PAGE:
Wireframe Styles That Reduce Visual Clarity
Dysfunctional wireframes exist when designers let their personal style get in the way. Sometimes they add style to sell their wireframes to stakeholders better. Other times it’s done out of vanity.
Whatever the reason, style over substance has no place in wireframes, when substance is what makes a wireframe. Here are some wireframe styles that reduce visual clarity to avoid.
The big difference between a wireframe and a mockup is color. When you put color in your wireframes, you mix its function with that of a graphic mockup. The mockup’s function is to communicate branding and style, not the wireframe’s. Mixing the two reduces the wireframe’s visual clarity, making structure and strategy harder to define.
Grayscale wireframes used to be the conventional style. But the various shades of gray distract from the wireframe’s function. This leaves viewers wondering why certain elements are lighter and darker gray than others. It draws too much focus on individual elements and not enough on how the user experience works as a whole.
When you’re using gray on gray, you have to use different shades to make elements more distinguishable. This gives you more work to do. If you’re spending time getting the shading right, you’re taking time away from developing the site’s structure.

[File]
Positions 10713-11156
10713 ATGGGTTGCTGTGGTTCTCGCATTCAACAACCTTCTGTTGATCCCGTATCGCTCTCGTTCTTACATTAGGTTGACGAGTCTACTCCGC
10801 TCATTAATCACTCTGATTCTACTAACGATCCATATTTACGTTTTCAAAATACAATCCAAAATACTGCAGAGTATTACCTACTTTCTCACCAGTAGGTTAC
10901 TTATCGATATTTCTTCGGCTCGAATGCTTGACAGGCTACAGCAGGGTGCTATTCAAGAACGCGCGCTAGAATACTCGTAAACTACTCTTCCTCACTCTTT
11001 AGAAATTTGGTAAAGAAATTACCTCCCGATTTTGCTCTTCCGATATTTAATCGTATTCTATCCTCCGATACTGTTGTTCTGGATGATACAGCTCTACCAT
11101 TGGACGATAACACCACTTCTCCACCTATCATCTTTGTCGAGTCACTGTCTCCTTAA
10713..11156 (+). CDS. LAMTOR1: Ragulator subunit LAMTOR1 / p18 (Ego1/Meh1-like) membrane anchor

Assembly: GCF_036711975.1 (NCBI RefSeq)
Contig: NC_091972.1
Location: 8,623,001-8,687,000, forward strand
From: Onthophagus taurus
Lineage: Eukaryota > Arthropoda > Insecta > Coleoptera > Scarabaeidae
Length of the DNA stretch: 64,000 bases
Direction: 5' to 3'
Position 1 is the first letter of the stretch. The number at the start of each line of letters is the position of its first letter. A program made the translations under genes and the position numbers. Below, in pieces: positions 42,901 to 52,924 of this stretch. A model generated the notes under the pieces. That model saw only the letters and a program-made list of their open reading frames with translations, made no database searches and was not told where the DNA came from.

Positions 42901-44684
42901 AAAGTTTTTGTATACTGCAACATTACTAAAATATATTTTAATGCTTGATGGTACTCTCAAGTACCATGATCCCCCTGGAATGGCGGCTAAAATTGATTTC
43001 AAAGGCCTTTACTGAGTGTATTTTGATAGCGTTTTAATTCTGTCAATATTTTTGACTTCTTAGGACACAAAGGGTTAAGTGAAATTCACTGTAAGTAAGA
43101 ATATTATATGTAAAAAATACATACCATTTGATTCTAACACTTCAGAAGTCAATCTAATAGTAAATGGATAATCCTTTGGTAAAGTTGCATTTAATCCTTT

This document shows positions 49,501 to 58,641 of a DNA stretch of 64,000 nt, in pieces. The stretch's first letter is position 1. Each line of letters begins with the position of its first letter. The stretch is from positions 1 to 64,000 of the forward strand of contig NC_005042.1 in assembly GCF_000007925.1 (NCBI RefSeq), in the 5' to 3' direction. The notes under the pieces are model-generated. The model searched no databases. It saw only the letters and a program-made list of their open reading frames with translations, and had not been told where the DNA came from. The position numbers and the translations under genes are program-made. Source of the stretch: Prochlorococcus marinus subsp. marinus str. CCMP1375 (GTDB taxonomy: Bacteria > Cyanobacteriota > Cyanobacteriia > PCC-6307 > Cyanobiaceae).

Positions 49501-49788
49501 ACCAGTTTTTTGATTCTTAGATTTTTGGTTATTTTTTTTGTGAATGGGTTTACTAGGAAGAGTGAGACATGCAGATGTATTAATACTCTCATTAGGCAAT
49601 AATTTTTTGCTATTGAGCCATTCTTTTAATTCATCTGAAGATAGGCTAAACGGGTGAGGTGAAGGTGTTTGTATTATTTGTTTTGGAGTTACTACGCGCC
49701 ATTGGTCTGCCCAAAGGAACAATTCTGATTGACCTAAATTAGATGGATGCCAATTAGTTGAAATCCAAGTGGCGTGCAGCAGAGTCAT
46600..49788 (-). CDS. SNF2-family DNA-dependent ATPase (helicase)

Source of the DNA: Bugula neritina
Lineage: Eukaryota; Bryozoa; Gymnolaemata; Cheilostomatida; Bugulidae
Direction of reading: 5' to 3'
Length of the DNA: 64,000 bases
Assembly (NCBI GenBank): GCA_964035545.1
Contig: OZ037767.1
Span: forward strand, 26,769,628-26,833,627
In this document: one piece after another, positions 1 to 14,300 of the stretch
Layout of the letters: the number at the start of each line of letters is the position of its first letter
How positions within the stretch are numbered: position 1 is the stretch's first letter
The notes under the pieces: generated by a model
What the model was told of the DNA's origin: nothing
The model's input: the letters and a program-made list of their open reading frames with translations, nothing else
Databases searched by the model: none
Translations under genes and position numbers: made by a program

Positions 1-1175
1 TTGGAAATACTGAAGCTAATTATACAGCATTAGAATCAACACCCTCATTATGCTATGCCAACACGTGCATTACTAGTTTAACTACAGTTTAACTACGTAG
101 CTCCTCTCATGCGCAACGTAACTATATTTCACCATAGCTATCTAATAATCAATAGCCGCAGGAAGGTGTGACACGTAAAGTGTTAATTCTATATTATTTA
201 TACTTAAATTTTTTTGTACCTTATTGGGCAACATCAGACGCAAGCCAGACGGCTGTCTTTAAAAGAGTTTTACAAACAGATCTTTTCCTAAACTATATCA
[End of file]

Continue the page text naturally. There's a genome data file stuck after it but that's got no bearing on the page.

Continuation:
Grayscale wireframes also make elements hard to see and read. This can cause confusion and eyestrain when viewing. You don’t want your team to experience this every time they view your wireframes after each iteration.
A structure is useless if it can’t fit the content. It’s important to know early if your content will fit within the structure you’re designing. Block wireframing makes this hard to see by replacing text with blocks.
Text length and height can affect the size of buttons, menus, headings, paragraphs and other fixed areas. Viewers can’t get an accurate picture of how users will read the site if they can’t see how the text fits in the UI. Nor can they get an accurate measurement of element or margin sizes.
Monochrome is as Clear as it Gets